Time is running out for agreement on the future format of DVDs if companies are to hit product schedules.
Currently a format battle is taking place between HD-DVD and Blu-ray Disc. Supporters of both formats agree that compromise would benefit the entire industry but talks have stalled and HD-DVD backers will soon need to begin final design and development of products if they are to meet their roll-out schedule.
Both formats can hold considerably more data than a DVD and are being promoted as replacements for DVD for high-definition movie content.
The HD-DVD group has committed to having products in the market before the end of 2005. It typically requires two to three months to bring a product to market from the beginning of design, so with just over four months left until the end of the year there's not much time for talk. Waiting longer would leave the market open for Blu-ray Disc.
"Our stance hasn't changed," said Junko Furuta, a spokeswoman for Toshiba, which is one of the main backers of HD-DVD. "We think a single format is best and we are still open to discussions."
Sony is a major backer of Blu-ray Disc and also claims to be open to discussions. A company spokesman said the Blu-ray Disc group's stance hasn't changed and that it continues to believe that its format is best for the future needs of the consumer electronics, computer gaming and PC data storage markets.
The prospect of a format battle, which is widely acknowledged to be against the interests of the entire IT and consumer electronics industry and its customers, has been around since late 2002 when Toshiba and NEC proposed their format, called Advanced Optical Disc at the time, to the DVD Forum several months after Blu-ray Disc was announced.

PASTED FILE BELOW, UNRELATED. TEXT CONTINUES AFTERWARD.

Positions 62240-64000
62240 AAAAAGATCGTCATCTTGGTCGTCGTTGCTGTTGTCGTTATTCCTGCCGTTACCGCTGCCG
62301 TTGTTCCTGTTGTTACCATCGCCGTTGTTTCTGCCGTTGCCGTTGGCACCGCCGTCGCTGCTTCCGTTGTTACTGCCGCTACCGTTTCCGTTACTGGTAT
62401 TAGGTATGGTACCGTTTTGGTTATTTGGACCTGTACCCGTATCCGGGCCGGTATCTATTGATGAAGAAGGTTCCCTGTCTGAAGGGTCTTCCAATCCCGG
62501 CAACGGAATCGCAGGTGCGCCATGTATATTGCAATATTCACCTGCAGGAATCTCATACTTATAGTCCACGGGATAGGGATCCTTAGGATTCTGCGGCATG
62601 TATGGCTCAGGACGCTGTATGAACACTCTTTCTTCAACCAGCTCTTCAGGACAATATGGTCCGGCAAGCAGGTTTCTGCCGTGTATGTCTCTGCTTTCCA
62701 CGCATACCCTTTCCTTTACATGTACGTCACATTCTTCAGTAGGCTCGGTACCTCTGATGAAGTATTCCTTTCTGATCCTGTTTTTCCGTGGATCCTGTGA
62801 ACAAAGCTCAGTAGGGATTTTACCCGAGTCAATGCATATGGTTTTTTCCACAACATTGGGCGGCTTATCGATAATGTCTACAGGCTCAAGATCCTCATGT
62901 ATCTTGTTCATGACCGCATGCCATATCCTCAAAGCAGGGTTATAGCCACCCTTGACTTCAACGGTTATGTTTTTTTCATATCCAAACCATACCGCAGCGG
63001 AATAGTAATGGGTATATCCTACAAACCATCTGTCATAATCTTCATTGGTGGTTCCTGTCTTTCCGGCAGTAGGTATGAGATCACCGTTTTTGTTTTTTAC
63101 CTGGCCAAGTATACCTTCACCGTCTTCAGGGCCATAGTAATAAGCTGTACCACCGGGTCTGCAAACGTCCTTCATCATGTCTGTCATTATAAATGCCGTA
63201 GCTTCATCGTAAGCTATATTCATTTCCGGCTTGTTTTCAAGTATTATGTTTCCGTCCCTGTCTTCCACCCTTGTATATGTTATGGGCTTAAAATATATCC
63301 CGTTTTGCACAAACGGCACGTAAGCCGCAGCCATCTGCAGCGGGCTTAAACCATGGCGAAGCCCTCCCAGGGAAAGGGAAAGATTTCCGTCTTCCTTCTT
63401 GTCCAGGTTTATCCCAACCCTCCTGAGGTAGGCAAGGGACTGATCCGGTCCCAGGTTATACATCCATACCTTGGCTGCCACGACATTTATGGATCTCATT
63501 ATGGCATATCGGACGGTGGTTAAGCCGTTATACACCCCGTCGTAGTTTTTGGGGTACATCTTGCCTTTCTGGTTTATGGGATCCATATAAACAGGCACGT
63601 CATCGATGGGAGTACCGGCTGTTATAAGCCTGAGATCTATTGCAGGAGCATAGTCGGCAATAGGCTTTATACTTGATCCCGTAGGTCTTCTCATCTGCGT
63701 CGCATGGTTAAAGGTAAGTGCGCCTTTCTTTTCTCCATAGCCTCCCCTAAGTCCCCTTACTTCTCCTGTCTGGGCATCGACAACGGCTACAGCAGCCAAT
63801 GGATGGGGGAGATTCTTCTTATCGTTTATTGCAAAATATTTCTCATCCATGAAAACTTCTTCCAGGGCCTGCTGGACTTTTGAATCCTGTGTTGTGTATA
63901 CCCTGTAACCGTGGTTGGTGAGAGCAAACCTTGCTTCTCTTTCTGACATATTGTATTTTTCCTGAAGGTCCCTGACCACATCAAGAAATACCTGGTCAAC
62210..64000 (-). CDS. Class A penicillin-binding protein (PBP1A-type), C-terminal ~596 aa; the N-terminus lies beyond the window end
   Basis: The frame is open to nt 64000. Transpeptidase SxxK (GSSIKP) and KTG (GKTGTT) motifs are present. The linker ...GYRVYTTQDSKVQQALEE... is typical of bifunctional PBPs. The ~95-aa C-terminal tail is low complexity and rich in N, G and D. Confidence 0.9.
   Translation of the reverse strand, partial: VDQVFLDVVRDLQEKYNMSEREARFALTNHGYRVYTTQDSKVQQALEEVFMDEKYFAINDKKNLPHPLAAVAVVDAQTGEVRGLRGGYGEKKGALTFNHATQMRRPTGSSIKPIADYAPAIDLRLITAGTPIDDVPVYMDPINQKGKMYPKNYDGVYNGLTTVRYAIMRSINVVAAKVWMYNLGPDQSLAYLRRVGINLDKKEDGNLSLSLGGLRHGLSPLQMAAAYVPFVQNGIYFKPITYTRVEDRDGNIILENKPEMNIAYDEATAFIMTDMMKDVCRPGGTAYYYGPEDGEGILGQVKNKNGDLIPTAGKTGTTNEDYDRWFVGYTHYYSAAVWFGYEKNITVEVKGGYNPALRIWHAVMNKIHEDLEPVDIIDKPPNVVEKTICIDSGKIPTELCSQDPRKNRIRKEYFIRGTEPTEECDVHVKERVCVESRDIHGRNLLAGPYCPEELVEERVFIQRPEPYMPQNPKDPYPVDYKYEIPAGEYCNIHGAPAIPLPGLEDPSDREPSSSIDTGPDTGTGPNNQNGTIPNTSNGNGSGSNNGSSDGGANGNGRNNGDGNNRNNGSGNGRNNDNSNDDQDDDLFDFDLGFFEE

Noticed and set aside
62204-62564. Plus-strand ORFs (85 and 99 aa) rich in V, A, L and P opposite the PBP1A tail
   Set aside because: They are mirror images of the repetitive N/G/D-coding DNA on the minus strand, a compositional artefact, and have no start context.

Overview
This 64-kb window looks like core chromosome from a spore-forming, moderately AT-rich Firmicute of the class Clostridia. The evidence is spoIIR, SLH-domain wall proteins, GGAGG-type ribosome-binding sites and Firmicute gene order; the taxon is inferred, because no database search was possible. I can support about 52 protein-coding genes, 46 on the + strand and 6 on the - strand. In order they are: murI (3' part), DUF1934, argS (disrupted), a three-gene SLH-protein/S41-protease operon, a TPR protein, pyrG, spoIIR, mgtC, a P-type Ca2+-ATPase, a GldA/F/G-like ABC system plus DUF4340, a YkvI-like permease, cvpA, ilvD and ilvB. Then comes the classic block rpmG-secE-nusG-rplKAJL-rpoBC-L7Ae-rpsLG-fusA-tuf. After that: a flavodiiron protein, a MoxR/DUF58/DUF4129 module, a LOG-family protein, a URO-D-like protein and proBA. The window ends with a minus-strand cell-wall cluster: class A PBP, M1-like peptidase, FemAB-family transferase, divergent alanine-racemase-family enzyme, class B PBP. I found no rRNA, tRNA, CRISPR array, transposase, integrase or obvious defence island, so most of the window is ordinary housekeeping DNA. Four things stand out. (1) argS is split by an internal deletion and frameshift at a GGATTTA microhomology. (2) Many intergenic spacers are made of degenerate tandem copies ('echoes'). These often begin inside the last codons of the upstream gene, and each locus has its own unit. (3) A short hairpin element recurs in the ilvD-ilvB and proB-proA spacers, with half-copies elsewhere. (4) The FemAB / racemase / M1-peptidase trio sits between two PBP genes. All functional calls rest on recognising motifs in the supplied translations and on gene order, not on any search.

But it wasn't until earlier this year that a battle started getting taken more seriously. In April talks took place, but got nowhere.
At a news conference on 28 June, the new CEO of Toshiba, Atsutoshi Nishida, again called for talks. "We need to be willing to integrate," he said.
However, at present there are no talks taking place between the two sides, and executives appear to have given up hope of a compromise.
It's not just consumers that will lose out if such a contest does happen. Equipment makers will likely suffer lower sales because consumers are expected to put off purchases. Content producers such as movie studios will also likely lose out because of lower demand.
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